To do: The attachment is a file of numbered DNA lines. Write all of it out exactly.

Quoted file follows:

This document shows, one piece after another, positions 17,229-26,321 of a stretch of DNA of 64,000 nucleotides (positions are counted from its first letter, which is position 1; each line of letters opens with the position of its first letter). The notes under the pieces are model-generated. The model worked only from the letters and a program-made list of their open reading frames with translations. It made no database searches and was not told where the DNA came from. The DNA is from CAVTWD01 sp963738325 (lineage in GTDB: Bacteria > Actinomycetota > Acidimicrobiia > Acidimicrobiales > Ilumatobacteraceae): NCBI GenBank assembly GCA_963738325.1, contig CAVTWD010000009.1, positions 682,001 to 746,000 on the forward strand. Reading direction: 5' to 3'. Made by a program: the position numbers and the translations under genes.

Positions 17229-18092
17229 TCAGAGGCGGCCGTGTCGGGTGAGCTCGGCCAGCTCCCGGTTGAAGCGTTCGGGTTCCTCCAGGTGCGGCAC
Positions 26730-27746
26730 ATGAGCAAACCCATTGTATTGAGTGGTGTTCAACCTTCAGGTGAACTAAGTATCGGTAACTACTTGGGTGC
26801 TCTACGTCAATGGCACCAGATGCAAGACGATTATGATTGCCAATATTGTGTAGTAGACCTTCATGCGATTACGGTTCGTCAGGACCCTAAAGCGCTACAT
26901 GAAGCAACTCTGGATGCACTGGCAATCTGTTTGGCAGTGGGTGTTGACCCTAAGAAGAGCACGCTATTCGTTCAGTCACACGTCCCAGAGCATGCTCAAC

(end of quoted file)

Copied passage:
This document shows, one piece after another, positions 17,229-26,321 of a stretch of DNA of 64,000 nucleotides (positions are counted from its first letter, which is position 1; each line of letters opens with the position of its first letter). The notes under the pieces are model-generated. The model worked only from the letters and a program-made list of their open reading frames with translations. It made no database searches and was not told where the DNA came from. The DNA is from CAVTWD01 sp963738325 (lineage in GTDB: Bacteria > Actinomycetota > Acidimicrobiia > Acidimicrobiales > Ilumatobacteraceae): NCBI GenBank assembly GCA_963738325.1, contig CAVTWD010000009.1, positions 682,001 to 746,000 on the forward strand. Reading direction: 5' to 3'. Made by a program: the position numbers and the translations under genes.

Positions 17229-18092
17229 TCAGAGGCGGCCGTGTCGGGTGAGCTCGGCCAGCTCCCGGTTGAAGCGTTCGGGTTCCTCCAGGTGCGGCAC
Positions 26730-27746
26730 ATGAGCAAACCCATTGTATTGAGTGGTGTTCAACCTTCAGGTGAACTAAGTATCGGTAACTACTTGGGTGC
26801 TCTACGTCAATGGCACCAGATGCAAGACGATTATGATTGCCAATATTGTGTAGTAGACCTTCATGCGATTACGGTTCGTCAGGACCCTAAAGCGCTACAT
26901 GAAGCAACTCTGGATGCACTGGCAATCTGTTTGGCAGTGGGTGTTGACCCTAAGAAGAGCACGCTATTCGTTCAGTCACACGTCCCAGAGCATGCTCAAC